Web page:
"For twelve years, you have been asking: Who is John Galt? This is John Galt speaking. I am the man who loves his life. I am the man who does not sacrifice his love or his values. I am the man who has deprived you of victims and thus has destroyed your world, and if you wish to know why you are perishing--you who dread knowledge--I am the man who will now tell you."
      From Ayn Rand's Atlas Shrugged

Twelve years prior to this statement, John Galt went on strike--a strike of the mind. Society wanted to leech off of his creativity, his intelligence, his genius. They would not recompense him for his accomplishments, rather they would scorn him for his natural abilities. So he left. Before he left, though, he vowed to stop the motor of the world.

Through fear and uncertainty of the possibility of his statement coming true, society decided to try to ignore John Galt's mere existence, making him a common phrase: Who is John Galt? The term came to be used as an end-all conversational piece, when people are presented with a statement that questions any accepted hypotheses of the day. People didn't want to think any more.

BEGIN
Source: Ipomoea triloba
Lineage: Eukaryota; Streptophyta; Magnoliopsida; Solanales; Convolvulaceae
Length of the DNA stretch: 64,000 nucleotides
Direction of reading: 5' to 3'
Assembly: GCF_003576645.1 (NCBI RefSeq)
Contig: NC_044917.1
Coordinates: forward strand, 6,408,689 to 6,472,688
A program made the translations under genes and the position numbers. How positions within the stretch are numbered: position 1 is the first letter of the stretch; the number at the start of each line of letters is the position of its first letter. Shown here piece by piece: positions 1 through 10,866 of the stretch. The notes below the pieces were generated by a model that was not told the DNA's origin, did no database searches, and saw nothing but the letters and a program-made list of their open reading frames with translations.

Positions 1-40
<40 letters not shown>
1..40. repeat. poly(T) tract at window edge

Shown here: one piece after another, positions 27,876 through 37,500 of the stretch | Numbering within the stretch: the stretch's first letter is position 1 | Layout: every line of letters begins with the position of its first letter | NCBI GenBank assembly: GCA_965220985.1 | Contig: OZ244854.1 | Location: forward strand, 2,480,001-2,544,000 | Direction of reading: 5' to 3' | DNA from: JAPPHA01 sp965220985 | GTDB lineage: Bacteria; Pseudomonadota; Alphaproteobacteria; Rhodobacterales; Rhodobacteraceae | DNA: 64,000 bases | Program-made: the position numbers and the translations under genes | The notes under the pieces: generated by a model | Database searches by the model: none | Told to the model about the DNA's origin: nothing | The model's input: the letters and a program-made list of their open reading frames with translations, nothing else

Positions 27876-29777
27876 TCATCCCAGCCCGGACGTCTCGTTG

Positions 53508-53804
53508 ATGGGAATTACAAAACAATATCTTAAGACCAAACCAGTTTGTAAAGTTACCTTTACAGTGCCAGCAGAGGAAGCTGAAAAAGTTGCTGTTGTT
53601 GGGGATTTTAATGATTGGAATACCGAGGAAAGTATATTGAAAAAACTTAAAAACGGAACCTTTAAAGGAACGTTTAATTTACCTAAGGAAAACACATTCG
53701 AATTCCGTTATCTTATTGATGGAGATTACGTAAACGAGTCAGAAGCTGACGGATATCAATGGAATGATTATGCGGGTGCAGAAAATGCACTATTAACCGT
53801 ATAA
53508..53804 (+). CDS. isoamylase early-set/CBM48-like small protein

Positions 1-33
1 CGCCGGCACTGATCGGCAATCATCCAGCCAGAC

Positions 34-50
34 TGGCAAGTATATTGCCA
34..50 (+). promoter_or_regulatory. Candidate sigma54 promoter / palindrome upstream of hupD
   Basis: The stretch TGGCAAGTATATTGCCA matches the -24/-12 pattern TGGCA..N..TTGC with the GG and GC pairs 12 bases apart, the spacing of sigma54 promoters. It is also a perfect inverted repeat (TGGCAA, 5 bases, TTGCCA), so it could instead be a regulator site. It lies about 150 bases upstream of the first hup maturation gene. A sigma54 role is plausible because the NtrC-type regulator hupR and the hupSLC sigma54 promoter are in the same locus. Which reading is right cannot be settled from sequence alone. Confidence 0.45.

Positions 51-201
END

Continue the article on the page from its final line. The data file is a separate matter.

The question eventually came to represent the self-immolation of society. People began to stop thinking, stop questioning, stop progress. As society started falling apart at its seams, people looked to the geniuses, the entrepreneurs, the scientists, the people with ability to carry the burden. But society just devoured these people.

At the point where there was no hope, John Galt returned.

Who is John Galt?

John Galt is the man who could do what he said. John Galt stopped the motor of the world.